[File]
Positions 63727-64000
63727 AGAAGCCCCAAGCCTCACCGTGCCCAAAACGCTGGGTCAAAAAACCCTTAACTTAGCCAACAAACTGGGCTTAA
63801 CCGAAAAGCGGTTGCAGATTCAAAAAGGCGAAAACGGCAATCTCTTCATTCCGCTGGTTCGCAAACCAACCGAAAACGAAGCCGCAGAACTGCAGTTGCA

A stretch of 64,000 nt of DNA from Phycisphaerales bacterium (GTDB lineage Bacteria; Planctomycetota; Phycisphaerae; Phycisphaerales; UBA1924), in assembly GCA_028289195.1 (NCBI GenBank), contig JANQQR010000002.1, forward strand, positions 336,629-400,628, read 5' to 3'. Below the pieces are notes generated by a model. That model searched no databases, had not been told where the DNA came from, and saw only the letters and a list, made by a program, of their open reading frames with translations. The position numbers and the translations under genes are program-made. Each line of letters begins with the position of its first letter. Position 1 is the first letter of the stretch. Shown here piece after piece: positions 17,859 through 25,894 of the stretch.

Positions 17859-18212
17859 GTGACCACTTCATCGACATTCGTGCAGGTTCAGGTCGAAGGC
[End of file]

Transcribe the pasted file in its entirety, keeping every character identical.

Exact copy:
Positions 63727-64000
63727 AGAAGCCCCAAGCCTCACCGTGCCCAAAACGCTGGGTCAAAAAACCCTTAACTTAGCCAACAAACTGGGCTTAA
63801 CCGAAAAGCGGTTGCAGATTCAAAAAGGCGAAAACGGCAATCTCTTCATTCCGCTGGTTCGCAAACCAACCGAAAACGAAGCCGCAGAACTGCAGTTGCA

A stretch of 64,000 nt of DNA from Phycisphaerales bacterium (GTDB lineage Bacteria; Planctomycetota; Phycisphaerae; Phycisphaerales; UBA1924), in assembly GCA_028289195.1 (NCBI GenBank), contig JANQQR010000002.1, forward strand, positions 336,629-400,628, read 5' to 3'. Below the pieces are notes generated by a model. That model searched no databases, had not been told where the DNA came from, and saw only the letters and a list, made by a program, of their open reading frames with translations. The position numbers and the translations under genes are program-made. Each line of letters begins with the position of its first letter. Position 1 is the first letter of the stretch. Shown here piece after piece: positions 17,859 through 25,894 of the stretch.

Positions 17859-18212
17859 GTGACCACTTCATCGACATTCGTGCAGGTTCAGGTCGAAGGC